In the first few years of being a self-employed freelancer, I took anything and everything offered to me so I could earn money. I started to not enjoy what I was doing and lost passion. I also felt like I was stuck in the same place and wasn’t progressing in my career. I knew I loved working with nonprofits and working within comms, but I kept accepting jobs for marketing, retail, and e-commerce. Once I started to streamline my goals and started turning down jobs I didn’t actually want to do, I was able to create space and time to look for and apply myself to work I felt truly passionate about. This was so much more fulfilling and enjoyable, and now I love what I do and where I’m at.

5. Trust your gut

I have been given a lot of advice over the years and I have also ignored my gut instincts many times over. If I could go back in time and tell myself some advice, it would be to listen to myself more (and sometimes others less) and trust myself more. At the end of the day, you know yourself and your goals better than anyone. People will hand out advice even when it’s not solicited and sometimes it can take you off the path and away from your goals. Other times it can be that you’ve not trusted your instincts and ended up in a negative situation. As much as I have felt like I have no idea what I am doing sometimes, listening to gut instincts over what others think I should do that has led me to the most happiness (and then the success soon follows).

Self-employed on laptop working

6. Stick it out

Back in 2015, I definitely had it in my mind that things would just happen if I put in the effort and had the right intentions, and that’s not certainly not been the case. Sure, hard work and good intentions have been a huge factor in getting me to where I am today but the biggest one has been just sticking it out. From moving countries to global pandemics to wanting to give up and just get a job, I’ve clung on to the hope of being able to one day work for myself, work from home and have a great work-life balance. Six years later and here I am.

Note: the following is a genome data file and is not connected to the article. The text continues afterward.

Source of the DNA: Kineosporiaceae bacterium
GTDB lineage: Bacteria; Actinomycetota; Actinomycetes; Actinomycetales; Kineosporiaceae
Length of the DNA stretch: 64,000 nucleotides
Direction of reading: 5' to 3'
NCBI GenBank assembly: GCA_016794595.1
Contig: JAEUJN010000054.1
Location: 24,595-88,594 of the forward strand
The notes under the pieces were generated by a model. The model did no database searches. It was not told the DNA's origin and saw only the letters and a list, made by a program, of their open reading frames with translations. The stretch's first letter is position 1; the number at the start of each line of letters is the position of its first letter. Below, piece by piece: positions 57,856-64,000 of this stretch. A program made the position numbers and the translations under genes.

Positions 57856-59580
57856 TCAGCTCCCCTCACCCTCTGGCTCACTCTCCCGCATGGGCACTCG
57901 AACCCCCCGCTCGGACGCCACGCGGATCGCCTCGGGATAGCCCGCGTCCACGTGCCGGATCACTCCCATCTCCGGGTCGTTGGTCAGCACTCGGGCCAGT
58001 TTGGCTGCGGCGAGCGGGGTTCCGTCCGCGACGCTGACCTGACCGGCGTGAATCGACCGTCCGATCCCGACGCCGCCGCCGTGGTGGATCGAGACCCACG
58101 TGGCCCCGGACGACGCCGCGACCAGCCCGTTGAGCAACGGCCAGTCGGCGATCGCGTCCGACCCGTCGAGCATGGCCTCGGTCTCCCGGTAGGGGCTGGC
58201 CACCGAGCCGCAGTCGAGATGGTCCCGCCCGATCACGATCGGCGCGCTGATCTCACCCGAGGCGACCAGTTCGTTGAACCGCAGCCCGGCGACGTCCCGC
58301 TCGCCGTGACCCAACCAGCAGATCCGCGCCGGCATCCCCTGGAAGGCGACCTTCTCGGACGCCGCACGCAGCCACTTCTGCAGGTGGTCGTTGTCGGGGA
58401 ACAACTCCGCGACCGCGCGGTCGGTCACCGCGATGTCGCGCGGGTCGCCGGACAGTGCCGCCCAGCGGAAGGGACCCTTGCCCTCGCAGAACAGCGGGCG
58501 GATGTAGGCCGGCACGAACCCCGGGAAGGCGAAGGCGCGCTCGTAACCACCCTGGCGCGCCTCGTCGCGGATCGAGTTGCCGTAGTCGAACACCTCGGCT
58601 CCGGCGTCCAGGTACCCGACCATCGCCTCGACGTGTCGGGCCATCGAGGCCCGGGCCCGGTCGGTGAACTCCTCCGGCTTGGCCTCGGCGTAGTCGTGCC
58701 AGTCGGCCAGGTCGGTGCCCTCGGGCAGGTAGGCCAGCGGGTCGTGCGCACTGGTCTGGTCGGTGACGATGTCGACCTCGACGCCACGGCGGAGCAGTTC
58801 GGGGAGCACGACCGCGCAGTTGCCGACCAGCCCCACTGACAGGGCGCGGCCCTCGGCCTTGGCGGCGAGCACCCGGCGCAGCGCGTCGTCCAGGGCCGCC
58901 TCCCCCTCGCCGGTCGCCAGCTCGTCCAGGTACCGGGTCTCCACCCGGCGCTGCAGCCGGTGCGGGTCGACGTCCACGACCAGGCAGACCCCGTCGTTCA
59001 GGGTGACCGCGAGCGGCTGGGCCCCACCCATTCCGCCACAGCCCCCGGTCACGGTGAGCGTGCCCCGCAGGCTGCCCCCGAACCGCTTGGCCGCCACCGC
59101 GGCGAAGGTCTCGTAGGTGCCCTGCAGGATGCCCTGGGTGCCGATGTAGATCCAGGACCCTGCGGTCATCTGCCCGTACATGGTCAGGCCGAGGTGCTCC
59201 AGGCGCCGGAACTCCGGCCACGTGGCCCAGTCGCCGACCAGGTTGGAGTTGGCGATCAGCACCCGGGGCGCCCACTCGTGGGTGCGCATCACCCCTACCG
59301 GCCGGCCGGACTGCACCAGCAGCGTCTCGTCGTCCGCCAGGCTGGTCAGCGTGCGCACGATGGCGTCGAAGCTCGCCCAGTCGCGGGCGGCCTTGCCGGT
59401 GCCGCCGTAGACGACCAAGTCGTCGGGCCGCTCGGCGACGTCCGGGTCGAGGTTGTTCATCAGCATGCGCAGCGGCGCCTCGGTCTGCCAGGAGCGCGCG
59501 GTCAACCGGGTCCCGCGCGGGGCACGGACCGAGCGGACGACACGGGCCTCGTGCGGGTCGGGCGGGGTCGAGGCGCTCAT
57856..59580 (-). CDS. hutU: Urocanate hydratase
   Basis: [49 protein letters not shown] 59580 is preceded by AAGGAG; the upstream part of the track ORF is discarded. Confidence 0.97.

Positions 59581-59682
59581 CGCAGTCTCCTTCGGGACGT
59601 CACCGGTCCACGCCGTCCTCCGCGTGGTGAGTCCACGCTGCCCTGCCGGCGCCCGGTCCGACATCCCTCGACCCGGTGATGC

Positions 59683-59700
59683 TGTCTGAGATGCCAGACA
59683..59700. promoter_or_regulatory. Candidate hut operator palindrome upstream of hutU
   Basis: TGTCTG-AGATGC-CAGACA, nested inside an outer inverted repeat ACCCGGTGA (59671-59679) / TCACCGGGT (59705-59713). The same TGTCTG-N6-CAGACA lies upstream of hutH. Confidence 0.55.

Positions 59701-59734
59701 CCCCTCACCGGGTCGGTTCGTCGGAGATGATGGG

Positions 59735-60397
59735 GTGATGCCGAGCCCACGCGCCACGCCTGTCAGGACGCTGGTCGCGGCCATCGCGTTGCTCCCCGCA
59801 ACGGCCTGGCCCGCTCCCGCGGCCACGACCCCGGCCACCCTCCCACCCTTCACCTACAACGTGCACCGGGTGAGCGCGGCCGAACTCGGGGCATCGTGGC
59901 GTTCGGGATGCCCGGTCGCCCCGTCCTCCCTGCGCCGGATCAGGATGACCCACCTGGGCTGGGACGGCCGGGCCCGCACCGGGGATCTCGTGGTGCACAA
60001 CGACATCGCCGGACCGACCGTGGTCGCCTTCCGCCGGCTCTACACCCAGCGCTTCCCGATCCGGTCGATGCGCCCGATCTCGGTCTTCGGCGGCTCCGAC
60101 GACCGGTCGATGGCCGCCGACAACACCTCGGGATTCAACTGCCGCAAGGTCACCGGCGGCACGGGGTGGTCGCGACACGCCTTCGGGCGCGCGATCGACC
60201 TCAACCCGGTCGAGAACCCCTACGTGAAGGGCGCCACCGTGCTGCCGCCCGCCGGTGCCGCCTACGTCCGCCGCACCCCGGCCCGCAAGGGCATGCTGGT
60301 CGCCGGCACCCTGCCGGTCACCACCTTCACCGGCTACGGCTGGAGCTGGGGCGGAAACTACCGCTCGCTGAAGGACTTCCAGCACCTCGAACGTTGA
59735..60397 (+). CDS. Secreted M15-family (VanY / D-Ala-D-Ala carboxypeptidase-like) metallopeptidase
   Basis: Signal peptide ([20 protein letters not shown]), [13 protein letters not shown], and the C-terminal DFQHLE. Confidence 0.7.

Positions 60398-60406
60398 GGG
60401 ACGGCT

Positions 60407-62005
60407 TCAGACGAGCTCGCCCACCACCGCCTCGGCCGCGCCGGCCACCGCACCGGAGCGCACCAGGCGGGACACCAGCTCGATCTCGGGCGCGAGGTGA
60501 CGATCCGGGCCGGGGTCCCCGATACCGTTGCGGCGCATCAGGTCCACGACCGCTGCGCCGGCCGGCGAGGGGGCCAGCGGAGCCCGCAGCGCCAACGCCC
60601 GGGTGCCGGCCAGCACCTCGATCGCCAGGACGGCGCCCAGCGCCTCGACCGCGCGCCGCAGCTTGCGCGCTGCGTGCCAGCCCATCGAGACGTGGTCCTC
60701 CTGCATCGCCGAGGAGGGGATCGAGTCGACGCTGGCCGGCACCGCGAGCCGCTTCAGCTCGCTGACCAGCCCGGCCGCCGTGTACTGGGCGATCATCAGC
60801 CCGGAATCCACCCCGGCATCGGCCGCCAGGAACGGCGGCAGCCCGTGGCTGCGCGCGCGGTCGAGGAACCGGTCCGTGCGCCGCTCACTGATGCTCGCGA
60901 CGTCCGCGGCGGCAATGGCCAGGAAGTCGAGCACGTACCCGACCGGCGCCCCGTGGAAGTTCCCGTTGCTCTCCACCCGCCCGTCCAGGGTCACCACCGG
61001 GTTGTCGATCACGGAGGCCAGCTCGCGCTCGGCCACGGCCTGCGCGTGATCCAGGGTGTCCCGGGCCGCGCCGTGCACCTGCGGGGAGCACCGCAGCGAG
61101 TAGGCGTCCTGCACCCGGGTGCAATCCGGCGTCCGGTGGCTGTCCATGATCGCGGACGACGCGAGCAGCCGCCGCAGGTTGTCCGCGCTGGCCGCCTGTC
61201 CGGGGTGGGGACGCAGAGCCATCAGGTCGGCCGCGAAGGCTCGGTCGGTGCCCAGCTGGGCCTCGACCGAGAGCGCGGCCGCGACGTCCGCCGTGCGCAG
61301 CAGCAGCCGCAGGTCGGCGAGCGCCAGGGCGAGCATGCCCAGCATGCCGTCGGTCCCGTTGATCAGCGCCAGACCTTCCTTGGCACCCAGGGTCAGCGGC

I’m now in a place in my life where I’m pretty content. I earn enough money to get me by, I love the work I do, I love who I work with and I work pretty basic hours, giving me plenty of time to be with friends, family, and outdoors. This doesn’t mean it’s all sunshine and rainbows. There are always things to stress over like losing work, having too much work, or not getting paid on time. Working for yourself full-time is hard work, but it’ll be worth it if you ask for help when needed, stay true to yourself and stick it out, through good times and bad.

Also by Anna: Master Of None—How I’ve Accepted My Multi-Talented Creative Life

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Photos: Canva

Anna Ashbarry
Anna is a Communications and Outreach Manager at Dyslexia Canada and works in a freelance capacity as an activist, photographer and writer. Anna uses various media forms to raise awareness of issues whilst seeking social justice. With a passion for human rights and international development, Anna has worked as a Youth Reporter in Nepal and continues to explore her interest in communications in order to help provide platforms for voices to be heard. Follow Anna on Instagram @annaashbarry